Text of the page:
Verses 12–17

We have here the laws of the second table, as they are commonly called, the last six of the ten commandments, comprehending our duty to ourselves and to one another, and constituting a comment upon the second great commandment, Thou shalt love thy neighbour as thyself. As religion towards God is an essential branch of universal righteousness, so righteousness towards men is an essential branch of true religion. Godliness and honesty must go together.

I. The fifth commandment concerns the duties we owe to our relations; those of children to their parents are alone specified: Honour thy father and thy mother, which includes, 1. A decent respect to their persons, an inward esteem of them outwardly expressed upon all occasions in our conduct towards them. Fear them (Lev. 19:3), give them reverence, Heb. 12:9. The contrary to this is mocking at them and despising them, Prov. 30:17. 2. Obedience to their lawful commands; so it is expounded (Eph. 6:1-3): “Children, obey your parents, come when they call you, go where they send you, do what they bid you, refrain from what they forbid you; and this, as children, cheerfully, and from a principle of love.” Though you have said, “We will not,” yet afterwards repent and obey, Matt. 21:29. 3. Submission to their rebukes, instructions, and corrections; not only to the good and gentle, but also to the froward, out of conscience towards God. 4. Disposing of themselves with the advice, direction, and consent, of parents, not alienating their property, but with their approbation. 5. Endeavouring, in every thing, to be the comfort of their parents, and to make their old age easy to them, maintaining them if they stand in need of support, which our Saviour makes to be particularly intended in this commandment, Matt. 15:4-6. The reason annexed to this commandment is a promise: That thy days may be long in the land which the Lord thy God giveth thee. Having mentioned, in the preface to the commandments, has bringing them out of Egypt as a reason for their obedience, he here, in the beginning of the second table, mentions his bringing them into Canaan, as another reason; that good land they must have upon their thoughts and in their eye, now that they were in the wilderness. They must also remember, when they came to that land, that they were upon their good behaviour, and that, if they did not conduct themselves well, their days should be shortened in that land, both the days of particular persons who should be cut off from it, and the days of their nation which should be removed out of it. But here a long life in that good land is promised particularly to obedient children. Those that do their duty to their parents are most likely to have the comfort of that which their parents gather for them and leave to them; those that support their parents shall find that God, the common Father, will support them. This promise is expounded (Eph. 6:3), That it may be well with thee, and thou mayest live long on the ear 5793 th. Those who, in conscience towards God, keep this and the rest of God’s commandments, may be sure that it shall be well with them, and that they shall live as long on earth as Infinite Wisdom sees good for them, and that what they may seem to be cut short of on earth shall be abundantly made up in eternal life, the heavenly Canaan which God will give them.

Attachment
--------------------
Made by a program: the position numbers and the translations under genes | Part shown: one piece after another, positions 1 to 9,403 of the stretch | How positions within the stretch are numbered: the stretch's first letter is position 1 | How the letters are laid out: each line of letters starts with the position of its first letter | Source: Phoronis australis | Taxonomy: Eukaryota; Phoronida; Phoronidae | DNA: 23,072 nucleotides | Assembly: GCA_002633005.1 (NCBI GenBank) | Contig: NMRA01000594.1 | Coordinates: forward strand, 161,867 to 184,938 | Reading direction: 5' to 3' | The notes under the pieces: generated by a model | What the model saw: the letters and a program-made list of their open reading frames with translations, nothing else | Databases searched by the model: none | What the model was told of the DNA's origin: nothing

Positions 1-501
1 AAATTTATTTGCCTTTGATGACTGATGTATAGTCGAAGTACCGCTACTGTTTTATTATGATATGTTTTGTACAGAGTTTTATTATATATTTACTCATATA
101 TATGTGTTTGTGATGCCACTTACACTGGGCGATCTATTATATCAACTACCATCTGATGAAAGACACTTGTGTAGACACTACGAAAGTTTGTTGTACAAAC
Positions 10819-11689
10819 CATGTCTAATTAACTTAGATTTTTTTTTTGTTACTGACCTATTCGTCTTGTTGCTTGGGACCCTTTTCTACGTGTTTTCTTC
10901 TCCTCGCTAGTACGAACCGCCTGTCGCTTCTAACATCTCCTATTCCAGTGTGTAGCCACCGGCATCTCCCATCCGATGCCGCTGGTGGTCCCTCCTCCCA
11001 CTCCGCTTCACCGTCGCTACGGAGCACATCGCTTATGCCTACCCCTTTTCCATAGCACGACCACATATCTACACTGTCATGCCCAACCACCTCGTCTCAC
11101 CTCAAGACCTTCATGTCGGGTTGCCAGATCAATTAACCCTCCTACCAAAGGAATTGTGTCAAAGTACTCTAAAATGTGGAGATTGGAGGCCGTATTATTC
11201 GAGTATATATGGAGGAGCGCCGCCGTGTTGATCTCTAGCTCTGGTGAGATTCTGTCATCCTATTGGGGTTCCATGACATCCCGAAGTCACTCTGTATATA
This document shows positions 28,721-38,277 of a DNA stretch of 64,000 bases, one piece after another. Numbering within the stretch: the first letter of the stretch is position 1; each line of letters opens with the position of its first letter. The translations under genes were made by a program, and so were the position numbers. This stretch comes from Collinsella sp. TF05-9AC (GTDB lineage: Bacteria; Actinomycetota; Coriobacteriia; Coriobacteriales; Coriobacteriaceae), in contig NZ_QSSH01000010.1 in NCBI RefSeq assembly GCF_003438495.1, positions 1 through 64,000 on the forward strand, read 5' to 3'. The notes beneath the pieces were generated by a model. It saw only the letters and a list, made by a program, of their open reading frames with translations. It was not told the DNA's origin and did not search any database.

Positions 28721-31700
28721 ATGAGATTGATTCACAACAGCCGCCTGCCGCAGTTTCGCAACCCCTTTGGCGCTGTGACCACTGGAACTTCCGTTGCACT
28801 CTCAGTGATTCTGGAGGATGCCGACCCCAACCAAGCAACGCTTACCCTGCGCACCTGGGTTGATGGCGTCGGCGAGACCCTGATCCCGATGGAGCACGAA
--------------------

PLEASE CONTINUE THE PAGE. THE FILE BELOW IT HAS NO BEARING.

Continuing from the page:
II. The sixth commandment concerns our own and our neighbour’s life (Exod. 20:13): “Thou shalt not kill; thou shalt not do any thing hurtful or injurious to the health, ease, and life, of thy own body, or any other person’s unjustly.” This is one of the laws of nature, and was strongly enforced by the precepts given to Noah and his sons, Gen. 9:5, 6. It does not forbid killing in lawful war, or in our own necessary defence, nor the magistrate’s putting offenders to death, for those things tend to the preserving of life; but it forbids all malice and hatred to the person of any (for he that hateth his brother is a murderer), and all personal revenge arising therefrom; also all rash anger upon sudden provocations, and hurt said or done, or aimed to be done, in passion: of this our Saviour expounds this commandment, Matt. 5:22. And, as that which is worst of all, it forbids persecution, laying wait for the blood of the innocent and excellent ones of the earth.